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Outside a school in the 20th arrondissement the wall is covered with 19th-century photographs of women. The photos are faded, the women unsmiling. What they share is their participation in the Commune. This worker-led government controlled Paris in the spring of 1871 in the aftermath of the disastrous Franco-Prussian War. After two months, the Commune was brutally suppressed by the French government, culminating in the Semaine Sanglante or Bloody Week. The Mur des Fédérés at the back of Père-Lachaise cemetery marks the spot where 147 Communards where shot, marking the end of this experiment in working class local government.
Although men figure prominently in histories of the insurgence, the role played by women was key to the Commune’s shortlived success. They provided food and drink to the men and set up soup kitchens in local neighborhoods, and they also built barricades and took up arms to defend Paris when the troops arrived.
The women came from all walks of life but are rarely mentioned in histories of the uprising. By far the best known is Louise Michel. Louise’s beginnings were typically humble: born illegitimate in 1830, she was raised by her grandparents. Yet, unusually, Louise received an education and became a teacher.
She opened a school in Paris, became acquainted with Victor Hugo and promoted the rights of women. She served as an ambulance worker during the Siege of Paris (when the Prussians encircled the city for four months) but really revealed herself as a militant anarchist and feminist during the Commune. She was president of the Comité de Vigilance des Citoyennes in Montmartre where she organized local women to run a soup kitchen for starving children. At the same time, she offered to assassinate the President of the Republic, Adolphe Thiers, who was reviled for his opposition to the Commune. Perhaps fortunately for history, Louise’s offer was refused even by the anarchists and the fledgling Third Republic survived its first potential leadership crisis.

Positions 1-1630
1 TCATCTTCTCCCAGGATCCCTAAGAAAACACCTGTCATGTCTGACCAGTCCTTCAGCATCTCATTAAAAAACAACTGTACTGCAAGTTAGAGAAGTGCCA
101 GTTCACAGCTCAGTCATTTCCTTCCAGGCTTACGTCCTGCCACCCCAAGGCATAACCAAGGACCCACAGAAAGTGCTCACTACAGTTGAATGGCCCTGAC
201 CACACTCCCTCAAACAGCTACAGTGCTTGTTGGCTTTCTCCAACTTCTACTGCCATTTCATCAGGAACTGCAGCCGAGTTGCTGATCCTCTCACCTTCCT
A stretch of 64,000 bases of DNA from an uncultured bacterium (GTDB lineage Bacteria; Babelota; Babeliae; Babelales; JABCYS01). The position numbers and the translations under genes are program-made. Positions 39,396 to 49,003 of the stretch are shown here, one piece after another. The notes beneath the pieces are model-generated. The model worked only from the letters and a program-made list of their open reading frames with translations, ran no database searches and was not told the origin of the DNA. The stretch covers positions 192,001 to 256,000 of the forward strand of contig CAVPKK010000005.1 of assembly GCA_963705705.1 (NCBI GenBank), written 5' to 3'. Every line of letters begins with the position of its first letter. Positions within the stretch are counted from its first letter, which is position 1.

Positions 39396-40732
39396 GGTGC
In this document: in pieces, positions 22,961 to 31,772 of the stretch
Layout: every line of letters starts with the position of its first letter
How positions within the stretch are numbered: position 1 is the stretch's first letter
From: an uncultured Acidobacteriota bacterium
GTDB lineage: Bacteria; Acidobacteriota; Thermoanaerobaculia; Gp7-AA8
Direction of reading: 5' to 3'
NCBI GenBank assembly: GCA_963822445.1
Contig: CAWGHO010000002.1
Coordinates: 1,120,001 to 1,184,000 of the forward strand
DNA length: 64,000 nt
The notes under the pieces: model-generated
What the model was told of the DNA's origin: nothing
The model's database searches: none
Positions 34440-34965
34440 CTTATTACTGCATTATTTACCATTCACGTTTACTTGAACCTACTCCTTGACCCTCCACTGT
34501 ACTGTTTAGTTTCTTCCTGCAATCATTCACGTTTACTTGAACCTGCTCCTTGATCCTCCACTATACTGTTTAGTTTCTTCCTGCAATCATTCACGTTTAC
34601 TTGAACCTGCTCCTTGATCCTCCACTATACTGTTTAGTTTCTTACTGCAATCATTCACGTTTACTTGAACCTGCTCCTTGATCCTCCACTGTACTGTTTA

Louise was deported to New Caledonia. She was allowed to return to France in 1880 – a move which the government may have regretted as Louise’s radicalism had only intensified during her Pacific exile. She continued to write and militate for anarchist and feminist causes and was under constant police surveillance for the rest of her life. At the age of 60 she was imprisoned for taking part in insurrections.
If Louise Michel has become the public face of women of the Commune, behind her is a small army of teachers, seamstresses, laundresses, shopworkers and domestic servants who took up the cause, and arms, to protect Paris from government control. Most have remained anonymous but the stories of a handful have survived, often because of their reputation as petroleuses and the high-profile trial that followed their arrests.
The petroleuses were a group of women who were put on trial for allegedly starting the fires that destroyed large areas of Paris during Bloody Week. Several major buildings were totally destroyed, including the Hôtel de Ville and the Tuileries Palace, not to mention numerous smaller conflagrations across the city.
The petroleuses denied setting the fires but the government wanted vengeance and they were mostly deported. The photographs on that school wall include their official police portraits. The women are unfashionably dressed, showing in their faces the hard lives they had suffered. But their biographies are fascinating because they show these women living lives outside the middle class ideals of marriage, family, and home.